Mr. Faulkner said it was possible that the panel could have one more meeting or simply circulate final changes to the document by e-mail in the weeks ahead.
Bush administration officials have compared the math panel’s mission to that of the National Reading Panel, an expert group that produced recommendations on reading practices that have had a broad impact on federal policy in that subject—most notably in the awarding of grants through the federal Reading First program. Specifically, administration officials have said the math panel’s advice could guide Math Now, a federal grant program approved by Congress this year, which has not yet been funded.
U.S. Secretary of Education Margaret Spellings, who addressed the panel at the Nov. 28 session, said she believed the group’s report would not only help guide policies within the U.S. Department of Education, but also across other federal agencies that sponsor math programs and research, such as the National Science Foundation and the National Aeronautics and Space Administration.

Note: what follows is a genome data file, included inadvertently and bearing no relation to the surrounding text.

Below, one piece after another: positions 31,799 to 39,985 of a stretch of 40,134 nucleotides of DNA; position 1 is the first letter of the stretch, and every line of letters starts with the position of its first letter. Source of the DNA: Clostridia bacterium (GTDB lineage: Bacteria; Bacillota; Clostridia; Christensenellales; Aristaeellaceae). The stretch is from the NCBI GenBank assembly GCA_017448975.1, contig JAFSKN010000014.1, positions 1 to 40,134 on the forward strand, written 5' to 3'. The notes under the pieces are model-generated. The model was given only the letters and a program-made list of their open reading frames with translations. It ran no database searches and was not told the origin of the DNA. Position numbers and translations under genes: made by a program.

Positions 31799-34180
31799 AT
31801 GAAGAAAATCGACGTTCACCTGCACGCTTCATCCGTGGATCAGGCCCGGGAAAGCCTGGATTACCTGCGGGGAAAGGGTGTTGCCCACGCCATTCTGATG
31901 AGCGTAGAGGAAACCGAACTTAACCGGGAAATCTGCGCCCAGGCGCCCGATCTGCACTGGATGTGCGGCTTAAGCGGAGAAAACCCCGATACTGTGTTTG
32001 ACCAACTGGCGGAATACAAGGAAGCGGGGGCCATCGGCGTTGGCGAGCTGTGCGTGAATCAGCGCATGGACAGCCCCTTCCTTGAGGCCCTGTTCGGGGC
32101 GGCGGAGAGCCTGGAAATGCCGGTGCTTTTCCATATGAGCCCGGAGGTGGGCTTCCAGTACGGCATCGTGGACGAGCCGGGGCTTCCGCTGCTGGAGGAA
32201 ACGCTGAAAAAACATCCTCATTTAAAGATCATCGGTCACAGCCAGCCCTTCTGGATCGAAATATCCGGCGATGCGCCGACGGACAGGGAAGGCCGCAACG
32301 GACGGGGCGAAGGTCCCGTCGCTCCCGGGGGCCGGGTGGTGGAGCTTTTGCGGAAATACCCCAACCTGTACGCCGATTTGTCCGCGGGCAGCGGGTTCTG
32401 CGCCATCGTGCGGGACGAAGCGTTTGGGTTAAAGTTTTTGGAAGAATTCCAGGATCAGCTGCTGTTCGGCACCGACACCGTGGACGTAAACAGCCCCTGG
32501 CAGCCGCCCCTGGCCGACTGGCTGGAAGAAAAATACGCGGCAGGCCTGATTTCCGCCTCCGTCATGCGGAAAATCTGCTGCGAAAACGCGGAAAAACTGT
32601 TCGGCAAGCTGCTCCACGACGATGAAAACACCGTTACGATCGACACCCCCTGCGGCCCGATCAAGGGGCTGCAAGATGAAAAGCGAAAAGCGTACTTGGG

The secretary noted that a panel she chaired, the Academic Competitiveness Council, found in a report this year that while the federal government spends about $3 billion a year on math and science education programs, few of those have proved effective through research.
“When we know what works, when we know what’s [stated] in research, it is our responsibility to align our resources with those effective practices,” Ms. Spellings said in an interview outside the meeting. “I would expect that [other agencies] would honor this work.”
A version of this article appeared in the December 05, 2007 edition of Education Week as National Math Panel Unveils Draft Report